As I write this post, the Sens have just lost Game 4 to the Ducks. Final score 3-2.
So yeah, the series is pretty much done, but never mind that. Instead, I'd like to call for a moment of silence for the new NHL.
For if there is a single team in the NHL that symbolizes precisely the opposite of what the so-called "new NHL" was supposed to represent, it is the Anaheim Ducks. League leaders in fighting majors. Second only to the non-playoff Florida Panthers in points earned via overtime loss or shootout loss. A whopping nine roster players with double-digit goal totals during the regular season (Ottawa had 12, Detroit 13, and Buffalo had 10 - including three 30+ goal-scorers). A single player - Teemu Selanne - with regular season totals that surpassed the point-a-game plateau.
And yet. Playing a punishing defensive game - call it the "new trap" and making liberal use of their elbow pads and shin guards (it is pure chance that Ray Emery hasn't been decapitated yet), the Ducks are on the cusp of winning the Stanley Cup.
I am loathe to begrudge individual Duck players like Jean-Sébastien Giguère, Rob Niedermeyer and Teemu (Honorary Jet-for-Life) Selanne. They deserve their moment in the sun.
And the Ducks are undeniably winning by playing the game within - albeit on the very edge - of the boundaries of the rules as they are being called.
But that's the problem, isn't it?
Observers have already noted with resigned amusement the lack of scoring during these playoffs. Only three of the top ten playoff scorers have produced at or above a point-per-game clip - and they all play on the Sens' top line. The Ducks have had far more penalties called against them than the Sens, but they have also had far fewer called against them than they could have. Not unlike the 1970's-era Flyers or the Devils and Panthers of the mid-1990s, the Ducks have painted the league into a corner, daring on-ice officials to call a penalty, leading with the elbows, crashing the opposing goaltender with impunity, and then daring the officials to call another one.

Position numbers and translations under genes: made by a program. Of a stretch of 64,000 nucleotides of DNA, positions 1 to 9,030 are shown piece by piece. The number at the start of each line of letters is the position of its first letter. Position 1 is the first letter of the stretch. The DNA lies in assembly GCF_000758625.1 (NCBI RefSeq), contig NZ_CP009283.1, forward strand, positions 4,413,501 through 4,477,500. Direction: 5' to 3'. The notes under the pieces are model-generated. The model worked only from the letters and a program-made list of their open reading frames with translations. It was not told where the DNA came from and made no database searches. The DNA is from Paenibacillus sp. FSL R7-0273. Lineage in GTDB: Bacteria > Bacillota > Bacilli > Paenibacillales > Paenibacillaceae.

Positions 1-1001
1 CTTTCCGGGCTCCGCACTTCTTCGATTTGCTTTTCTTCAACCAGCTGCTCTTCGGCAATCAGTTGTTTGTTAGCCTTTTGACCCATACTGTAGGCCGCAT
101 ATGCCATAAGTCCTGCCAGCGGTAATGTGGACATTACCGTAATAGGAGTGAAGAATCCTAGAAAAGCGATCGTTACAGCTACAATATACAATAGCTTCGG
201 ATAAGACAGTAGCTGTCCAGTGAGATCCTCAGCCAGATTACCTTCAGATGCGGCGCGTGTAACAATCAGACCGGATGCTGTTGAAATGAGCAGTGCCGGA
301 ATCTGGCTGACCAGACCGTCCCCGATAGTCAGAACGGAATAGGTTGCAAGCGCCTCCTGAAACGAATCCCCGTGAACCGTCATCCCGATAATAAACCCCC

And what will we see next year? We'll see 29 teams falling over themselves to sign that 20-goal scorer with size, speed, and sandpaper, and abandoning that noble experiment of smaller, skillful forwards that left the likes of Montreal, Edmonton, Nashville, Minnesota and Detroit on the outside looking in. John Muckler will be pilloried once again for letting Zdeno Chara walk, never mind that Chara proved nothing this season except that he was entirely incapable of leading the Bruins out of the darkness.
I had to laugh as I watched Don Cherry and Brett Hull yacking on the NBC broadcast 2nd intermission show about how fighting is great, the instigator rule sucks, yada yada yada. And y'know what? They're right. Fred Shero coached his goons to 2 Stanley Cups. And Scotty Bowman and the Habs broke their hold on the Cup by...out-gooning them. This has always been the way in the NHL: if you can't beat 'em, join 'em then go out beat 'em at their own game.
But I ask again. Is this really what they had in mind?
I've had enough. I'm watching the Bulldogs. There's a really exciting story being written down in Steeltown. You might want to check it out.